People Insights
Contact Us
Get in touch
Contact Us
Published On: April 17, 2014 | Blog | 0 comments

A Single Family Court?

On 22 April 2014 a number of changes will come into force which will ‘revolutionise’ the family court system as we know it.

In the words of Sir James Munby, the President of the Family Division, ‘we are on the cusp of history’ as ‘22 April 2014 marks the largest reform of the family justice system any of us have seen or will see in our professional lifetimes’.

Family law practitioners across the country are busy grappling with these procedural changes as they are being published (at a rapid rate!) to ensure that mistakes are not made and the transition to the new system goes as smoothly as possible from next week.

So, what does this mean for those who are currently in the midst of family law proceedings and/or who will require use of the family court in the future?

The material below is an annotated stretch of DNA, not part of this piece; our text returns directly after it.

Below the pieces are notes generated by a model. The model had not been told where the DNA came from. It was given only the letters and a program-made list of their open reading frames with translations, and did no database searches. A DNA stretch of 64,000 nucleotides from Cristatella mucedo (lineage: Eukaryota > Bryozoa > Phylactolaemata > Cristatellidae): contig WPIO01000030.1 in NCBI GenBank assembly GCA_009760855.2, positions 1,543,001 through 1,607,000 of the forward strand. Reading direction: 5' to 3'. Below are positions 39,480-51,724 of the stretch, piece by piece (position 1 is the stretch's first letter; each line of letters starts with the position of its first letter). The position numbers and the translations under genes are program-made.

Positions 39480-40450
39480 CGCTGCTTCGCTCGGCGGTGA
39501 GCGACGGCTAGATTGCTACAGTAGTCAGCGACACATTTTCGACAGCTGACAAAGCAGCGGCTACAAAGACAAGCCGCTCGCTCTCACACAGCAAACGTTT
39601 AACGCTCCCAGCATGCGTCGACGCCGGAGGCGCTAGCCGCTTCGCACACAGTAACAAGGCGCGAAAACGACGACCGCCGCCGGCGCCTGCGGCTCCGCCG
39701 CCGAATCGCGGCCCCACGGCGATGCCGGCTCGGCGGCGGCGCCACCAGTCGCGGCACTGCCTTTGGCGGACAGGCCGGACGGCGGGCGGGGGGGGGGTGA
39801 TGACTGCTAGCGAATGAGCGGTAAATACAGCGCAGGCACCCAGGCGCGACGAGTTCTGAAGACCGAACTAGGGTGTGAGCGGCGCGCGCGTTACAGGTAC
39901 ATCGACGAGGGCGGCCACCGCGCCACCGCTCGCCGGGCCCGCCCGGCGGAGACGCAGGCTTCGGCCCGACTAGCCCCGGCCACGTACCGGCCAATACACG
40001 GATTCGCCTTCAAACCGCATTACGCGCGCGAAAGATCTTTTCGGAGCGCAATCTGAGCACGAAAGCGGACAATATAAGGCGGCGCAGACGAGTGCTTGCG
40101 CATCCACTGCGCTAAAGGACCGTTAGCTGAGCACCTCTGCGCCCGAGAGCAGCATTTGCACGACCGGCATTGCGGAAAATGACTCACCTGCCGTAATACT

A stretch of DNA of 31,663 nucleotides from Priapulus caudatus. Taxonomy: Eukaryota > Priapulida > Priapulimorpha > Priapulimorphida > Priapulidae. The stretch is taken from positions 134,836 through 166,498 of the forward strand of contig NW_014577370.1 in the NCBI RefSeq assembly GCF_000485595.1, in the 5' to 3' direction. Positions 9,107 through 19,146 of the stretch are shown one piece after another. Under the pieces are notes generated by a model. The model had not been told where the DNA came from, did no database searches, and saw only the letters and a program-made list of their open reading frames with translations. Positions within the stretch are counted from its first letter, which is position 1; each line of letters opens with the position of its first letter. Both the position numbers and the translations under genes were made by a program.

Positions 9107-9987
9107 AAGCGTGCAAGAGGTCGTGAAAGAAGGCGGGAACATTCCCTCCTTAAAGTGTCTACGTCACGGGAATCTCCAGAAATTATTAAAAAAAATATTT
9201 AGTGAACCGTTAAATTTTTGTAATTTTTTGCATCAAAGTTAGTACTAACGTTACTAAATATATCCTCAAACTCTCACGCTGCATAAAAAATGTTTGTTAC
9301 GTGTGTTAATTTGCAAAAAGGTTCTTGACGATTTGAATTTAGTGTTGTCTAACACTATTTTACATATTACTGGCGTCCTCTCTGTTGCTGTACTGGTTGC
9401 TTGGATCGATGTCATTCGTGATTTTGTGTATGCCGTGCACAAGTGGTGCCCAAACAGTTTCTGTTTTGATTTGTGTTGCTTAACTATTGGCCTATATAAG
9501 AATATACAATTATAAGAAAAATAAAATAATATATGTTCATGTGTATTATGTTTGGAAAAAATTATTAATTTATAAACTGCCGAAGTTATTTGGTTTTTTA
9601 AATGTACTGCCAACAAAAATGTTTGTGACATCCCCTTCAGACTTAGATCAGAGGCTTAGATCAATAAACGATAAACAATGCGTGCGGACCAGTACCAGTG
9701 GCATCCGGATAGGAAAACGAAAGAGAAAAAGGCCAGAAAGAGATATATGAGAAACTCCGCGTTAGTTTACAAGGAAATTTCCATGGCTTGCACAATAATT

Some of the most significant changes to be aware of (in no particular order) are: –

  • Mediation. Attendance at a MIAM (Mediation Information and Assessment Meeting) will be compulsory for the prospective Applicant. The prospective Respondent is now also expected to attend.  If a Respondent has refused to attend a MIAM the Court can order that they do so and can adjourn proceedings until this requirement has been satisfied. There are limited exemptions, most significantly where there has been domestic violence or where the application is urgent and/or to prevent risk of harm. However, the Court can make enquiries as to whether any exemption claimed is valid. If an exemption is not considered valid, attendance at a MIAM can be ordered.